“to not rebuke an older man harshly, but exhort him as if he were your father. Treat younger men as brothers, older women as mothers, and younger women as sisters, with absolute purity” (v3). 
This passage calls each of us to treasure and regard each member in Christ with all the appropriate honour, respect, and wholesome genuine love and care that family relationships bring. We’re commanded to view and relate to those older in the faith as parents’, likewise neither are we view our male and female peers simply as ‘colleagues’, ‘ministry partners’, ‘workfellows’, or even ‘friends’, but as ‘siblings’ (Matt 5:28, 1Pet 3:8, Rom 12:10).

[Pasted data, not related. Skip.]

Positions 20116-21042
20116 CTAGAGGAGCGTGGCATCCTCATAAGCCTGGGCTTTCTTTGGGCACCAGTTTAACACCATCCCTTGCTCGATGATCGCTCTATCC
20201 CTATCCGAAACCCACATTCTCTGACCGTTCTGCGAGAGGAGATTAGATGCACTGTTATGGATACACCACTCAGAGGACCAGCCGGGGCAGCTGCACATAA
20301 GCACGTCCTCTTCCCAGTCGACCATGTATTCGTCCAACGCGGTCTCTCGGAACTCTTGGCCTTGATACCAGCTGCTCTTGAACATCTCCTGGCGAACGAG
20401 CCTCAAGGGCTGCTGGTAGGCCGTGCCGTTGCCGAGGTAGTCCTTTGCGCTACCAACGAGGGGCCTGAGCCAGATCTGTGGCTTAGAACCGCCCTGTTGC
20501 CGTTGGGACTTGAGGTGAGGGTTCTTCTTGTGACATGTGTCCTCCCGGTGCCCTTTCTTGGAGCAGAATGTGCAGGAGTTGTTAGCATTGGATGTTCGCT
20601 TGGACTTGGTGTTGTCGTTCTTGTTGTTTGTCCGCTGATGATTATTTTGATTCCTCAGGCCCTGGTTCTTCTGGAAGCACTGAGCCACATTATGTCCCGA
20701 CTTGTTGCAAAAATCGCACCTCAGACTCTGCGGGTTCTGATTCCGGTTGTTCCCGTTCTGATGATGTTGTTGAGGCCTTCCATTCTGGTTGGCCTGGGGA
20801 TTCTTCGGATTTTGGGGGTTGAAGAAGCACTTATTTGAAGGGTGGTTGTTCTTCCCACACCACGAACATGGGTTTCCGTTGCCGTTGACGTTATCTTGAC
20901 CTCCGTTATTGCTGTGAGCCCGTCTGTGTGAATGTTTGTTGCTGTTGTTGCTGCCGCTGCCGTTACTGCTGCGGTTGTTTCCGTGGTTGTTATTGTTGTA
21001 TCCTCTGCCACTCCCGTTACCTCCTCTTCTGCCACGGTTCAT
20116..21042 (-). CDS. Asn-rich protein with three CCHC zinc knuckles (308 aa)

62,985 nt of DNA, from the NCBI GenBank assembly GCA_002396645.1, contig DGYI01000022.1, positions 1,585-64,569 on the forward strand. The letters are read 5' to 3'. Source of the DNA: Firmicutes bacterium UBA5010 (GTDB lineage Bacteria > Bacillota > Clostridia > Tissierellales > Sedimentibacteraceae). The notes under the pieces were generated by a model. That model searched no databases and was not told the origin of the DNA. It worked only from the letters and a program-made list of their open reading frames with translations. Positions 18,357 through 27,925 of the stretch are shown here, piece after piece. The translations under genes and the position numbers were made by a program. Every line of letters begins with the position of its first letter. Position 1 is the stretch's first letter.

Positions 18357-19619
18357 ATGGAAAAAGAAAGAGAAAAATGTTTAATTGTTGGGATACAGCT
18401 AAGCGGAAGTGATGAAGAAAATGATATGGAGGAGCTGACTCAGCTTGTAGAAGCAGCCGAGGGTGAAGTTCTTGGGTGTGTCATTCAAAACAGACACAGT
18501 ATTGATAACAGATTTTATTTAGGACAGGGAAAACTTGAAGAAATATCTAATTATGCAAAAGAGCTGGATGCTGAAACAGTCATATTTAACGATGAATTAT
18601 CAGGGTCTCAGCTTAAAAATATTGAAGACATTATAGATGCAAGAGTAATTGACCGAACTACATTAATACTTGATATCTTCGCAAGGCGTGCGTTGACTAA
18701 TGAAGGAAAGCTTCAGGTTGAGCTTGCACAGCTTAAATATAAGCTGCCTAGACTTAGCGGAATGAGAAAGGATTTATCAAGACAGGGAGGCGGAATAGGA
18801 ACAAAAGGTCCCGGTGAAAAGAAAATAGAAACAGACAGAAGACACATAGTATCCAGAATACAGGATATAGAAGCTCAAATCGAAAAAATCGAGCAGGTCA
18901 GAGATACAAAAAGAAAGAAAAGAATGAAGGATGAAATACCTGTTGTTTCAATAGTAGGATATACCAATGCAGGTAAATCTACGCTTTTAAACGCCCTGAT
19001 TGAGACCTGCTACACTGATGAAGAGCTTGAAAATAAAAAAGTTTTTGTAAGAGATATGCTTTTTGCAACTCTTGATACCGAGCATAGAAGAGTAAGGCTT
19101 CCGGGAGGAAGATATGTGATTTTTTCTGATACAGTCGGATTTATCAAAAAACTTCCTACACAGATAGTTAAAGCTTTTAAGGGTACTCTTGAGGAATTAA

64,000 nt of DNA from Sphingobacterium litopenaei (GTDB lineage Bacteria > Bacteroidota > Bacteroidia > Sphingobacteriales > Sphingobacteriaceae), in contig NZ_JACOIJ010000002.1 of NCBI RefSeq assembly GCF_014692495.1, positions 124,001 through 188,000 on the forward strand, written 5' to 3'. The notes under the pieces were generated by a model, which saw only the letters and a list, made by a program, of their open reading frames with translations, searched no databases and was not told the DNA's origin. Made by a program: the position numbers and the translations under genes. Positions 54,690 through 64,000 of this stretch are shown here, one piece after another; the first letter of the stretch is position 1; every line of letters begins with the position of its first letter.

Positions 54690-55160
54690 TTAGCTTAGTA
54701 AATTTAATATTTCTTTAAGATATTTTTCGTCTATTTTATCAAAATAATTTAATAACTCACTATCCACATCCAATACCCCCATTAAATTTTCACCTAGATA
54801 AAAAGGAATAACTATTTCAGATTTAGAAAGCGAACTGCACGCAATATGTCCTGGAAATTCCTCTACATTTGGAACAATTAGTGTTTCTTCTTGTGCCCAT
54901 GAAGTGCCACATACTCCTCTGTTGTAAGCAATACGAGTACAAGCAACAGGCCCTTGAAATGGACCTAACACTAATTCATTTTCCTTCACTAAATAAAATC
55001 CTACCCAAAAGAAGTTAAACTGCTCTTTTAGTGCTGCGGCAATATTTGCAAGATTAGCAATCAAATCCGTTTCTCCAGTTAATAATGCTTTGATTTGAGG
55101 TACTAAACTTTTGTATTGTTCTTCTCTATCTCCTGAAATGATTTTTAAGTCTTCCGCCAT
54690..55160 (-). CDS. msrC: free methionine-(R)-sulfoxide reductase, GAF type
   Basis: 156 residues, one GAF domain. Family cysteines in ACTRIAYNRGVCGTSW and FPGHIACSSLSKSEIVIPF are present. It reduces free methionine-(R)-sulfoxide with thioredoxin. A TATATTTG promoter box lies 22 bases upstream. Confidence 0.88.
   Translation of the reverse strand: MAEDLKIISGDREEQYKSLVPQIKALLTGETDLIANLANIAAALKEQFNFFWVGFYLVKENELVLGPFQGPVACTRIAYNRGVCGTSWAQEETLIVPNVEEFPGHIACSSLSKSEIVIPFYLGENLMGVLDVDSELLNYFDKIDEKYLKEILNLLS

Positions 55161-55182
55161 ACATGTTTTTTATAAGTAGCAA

What we find here is that on our entry into the family of Christ we’re called to, and brought into, a radically new and profound relationship with one another. We’re called to review our understanding, perception and practice of all male female relationships at every level, whether that be husband to his wife, wife to her husband, parent to child, man to woman, slave to a master, team member to team member (1Pet 2&3,1 Cor 11)

At every level of our social and relational strata we’re no longer to consider ourselves, or one another, as mere individual entities, objects of sexual interest, or biological units of connection, but as spiritual family.

This radical re-think of relationships was a challenge that even Jesus’ own mother and brothers had to come to terms with …
While Jesus was still talking to the crowd, his mother and brothers stood outside, wanting to speak to him. Someone told him, "Your mother and brothers are standing outside, wanting to speak to you.